Thus, it’s advisable for investors to ask a law firm whether they are experienced with filing I-526E petitions with U.S. EB-5 Loans, including structuring them, submitting supplemental filings, and preparing responses to future USCIS inquiries. Some questions an investor should ask a law firm they are interviewing is whether they believe U.S. EB-5 loans are legal/approvable, whether they are familiar with the U.S.-based EB-5 loan program that the investor is interested in, and whether the firm is comfortable preparing an I-526E with this option.

For example, as one can imagine, incorporating U.S. EB-5 loans isn’t exactly a cookie-cutter filing. Oftentimes, that includes weaving together multiple options that the investor has combined to fund their EB-5 investment and file their case.


Needless to say, the credibility and professionalism of the parties involved with the U.S. EB-5 loan and the preparation of the underlying I-526E petition are critical. Lender credibility, lender source of funds, lender underwriting, and experienced counsel are important because they are all necessary components to the investors’ I-526E petition.

The catastrophic scenario is if there’s a weak link that could trigger USCIS denial, which will require refunds that may or may not be available, which would cause the biggest tragedy of all – an investor having to start from scratch.

Retaining suitable and experienced counsel isn’t important to only the investor – Regional Centers and issuers have a vested interest in protecting their hard-earned track records as well as refund provisions to be wary of. They, too, have a vested interest in protecting their investors and making sure their cases are approved. It is not unusual for Regional Centers and issuers to do their own vetting of EB-5 attorneys to make sure they have the requisite experience and knowledge working with U.S. EB-5 loans before allowing them to prepare and file a case. If there are any doubts about an attorney’s ability to navigate and prepare a case, a Regional Center may require the investor (or their attorney) to hire experienced counsel to conduct a peer review of the I-526E before submission (similar to when the Regional Center’s requires inexperienced attorneys to send their source of funds for third-party review with experienced EB-5 counsel).   

Before selecting a U.S. EB-5 loan or EB-5 counsel, one should carefully review the subscription documents for their EB-5 project and consider whether a poorly structured loan or poorly prepared EB-5 filing will jeopardize his or her eligibility to receive a refund if the I-526E is denied.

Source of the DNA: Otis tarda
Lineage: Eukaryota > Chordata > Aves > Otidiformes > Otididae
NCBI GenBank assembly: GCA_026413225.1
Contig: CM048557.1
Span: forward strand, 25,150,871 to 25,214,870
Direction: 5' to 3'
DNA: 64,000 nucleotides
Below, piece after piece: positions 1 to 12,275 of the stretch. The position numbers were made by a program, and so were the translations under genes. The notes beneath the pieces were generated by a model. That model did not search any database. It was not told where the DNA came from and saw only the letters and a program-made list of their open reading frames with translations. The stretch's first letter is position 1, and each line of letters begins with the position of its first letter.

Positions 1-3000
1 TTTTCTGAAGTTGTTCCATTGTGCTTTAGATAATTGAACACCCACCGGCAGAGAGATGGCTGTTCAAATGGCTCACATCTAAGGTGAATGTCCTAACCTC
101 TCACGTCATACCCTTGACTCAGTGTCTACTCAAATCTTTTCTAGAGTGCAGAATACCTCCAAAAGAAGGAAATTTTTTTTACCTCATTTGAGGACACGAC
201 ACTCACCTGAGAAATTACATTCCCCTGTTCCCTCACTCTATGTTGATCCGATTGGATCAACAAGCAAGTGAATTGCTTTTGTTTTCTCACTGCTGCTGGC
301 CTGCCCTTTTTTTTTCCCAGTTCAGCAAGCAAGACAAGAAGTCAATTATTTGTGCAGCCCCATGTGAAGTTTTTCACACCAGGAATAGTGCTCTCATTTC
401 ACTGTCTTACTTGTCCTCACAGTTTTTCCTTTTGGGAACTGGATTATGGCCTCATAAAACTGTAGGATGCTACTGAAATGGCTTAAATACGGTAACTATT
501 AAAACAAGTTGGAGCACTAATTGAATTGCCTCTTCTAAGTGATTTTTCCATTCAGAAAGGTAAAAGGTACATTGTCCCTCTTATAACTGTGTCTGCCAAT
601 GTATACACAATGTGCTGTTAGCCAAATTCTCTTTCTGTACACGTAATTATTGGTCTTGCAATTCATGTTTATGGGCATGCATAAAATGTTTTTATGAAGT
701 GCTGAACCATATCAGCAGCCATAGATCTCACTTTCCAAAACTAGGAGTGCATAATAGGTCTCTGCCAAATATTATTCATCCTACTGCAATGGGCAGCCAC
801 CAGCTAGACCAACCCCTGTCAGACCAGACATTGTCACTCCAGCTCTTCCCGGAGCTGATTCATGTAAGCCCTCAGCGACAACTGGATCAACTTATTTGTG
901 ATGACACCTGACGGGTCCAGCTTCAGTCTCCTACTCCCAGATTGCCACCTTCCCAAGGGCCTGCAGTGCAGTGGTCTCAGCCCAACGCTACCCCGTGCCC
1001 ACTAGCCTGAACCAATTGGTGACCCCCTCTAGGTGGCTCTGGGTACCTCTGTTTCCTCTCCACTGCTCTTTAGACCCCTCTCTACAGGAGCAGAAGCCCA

Finally, it’s worth noting that just because this option is available to an investor doesn’t mean they should use this option. Ultimately, whether it’s a good option depends on an investor’s circumstances. Some investors are more price-sensitive and would rather not pay the interest rates being offered with most of today’s U.S. EB-5 loans. On the other hand, even with short-term high-interest rates, maybe this is an attractive option to hedge for an investor with vested RSUs who would rather not sell in a down market, with the bet that any rebound of the stock would far outweigh any interest the investor would pay.

Many lucky investors do not need exotic funding structures or higher interest loans, but as long as demand in EB-5 slowdown is tied to a lack of liquidity or adversely affected by depressed securities markets, innovation in lending will find its way to EB-5.

The ability to acquire a U.S.-based loan is another useful option in an investor’s decision-making toolbox before they make an informed investment, no different than whether to file based on a partial investment, whether to pursue concurrent filing, choice of lead investor based on nationality, and a host of other branches in their flowchart.

Niral Patel

Niral Patel, a partner at KLD LLP’s New York office, has experience in many aspects of corporate and investment immigration law. For EB-5, he oversees the lifecycle of EB-5– corporate structuring, preparing I-956F applications, preparing I-829 templates, and advising on issues related to redeployment. For non-EB-5 matters, Patel consults companies in maintaining compliance for E-2 and L-1A programs. He represents both domestic and global corporations with respect to preparing employment-based petitions and adjustment of status applications for their employees in the U.S. Patel also has federal litigation experience. He has successfully represented investors in federal court in mandamus actions for pending immigration cases, including EB-5. 

Phuong Le

Phuong Le is a founding member and partner with KLD LLP. He has over 15 years of experience and helps lead a global EB-5 practice group. He draws upon an extensive background advising parties on all sides of EB-5 transactions, including regional centers and direct EB-5 investments, project developers, agents, and investors. His clients span the globe, and he has advised on over 5,000 investor petitions and over $2.5 billion in EB-5 financing for projects across the U.S., including commercial real estate, multifamily, charter schools, hotels, and publicly traded franchises. He frequently travels and shares his knowledge regarding complex EB-5 matters as a lecturer, author, and EB-5 expert witness for other firms and the EB-5 industry. 

Nima Korpivaara

Nima Korpivaara

Recognized nationally for his vast experience in EB-5 law, Nima Korpivaara has advised a multitude of developers, project principals and regional centers on EB-5 program compliance. He primarily works within the immigration practice at KLD LLP, counseling corporate clients and individual EB-5 investors on the EB-5 program’s USCIS requirements and processes.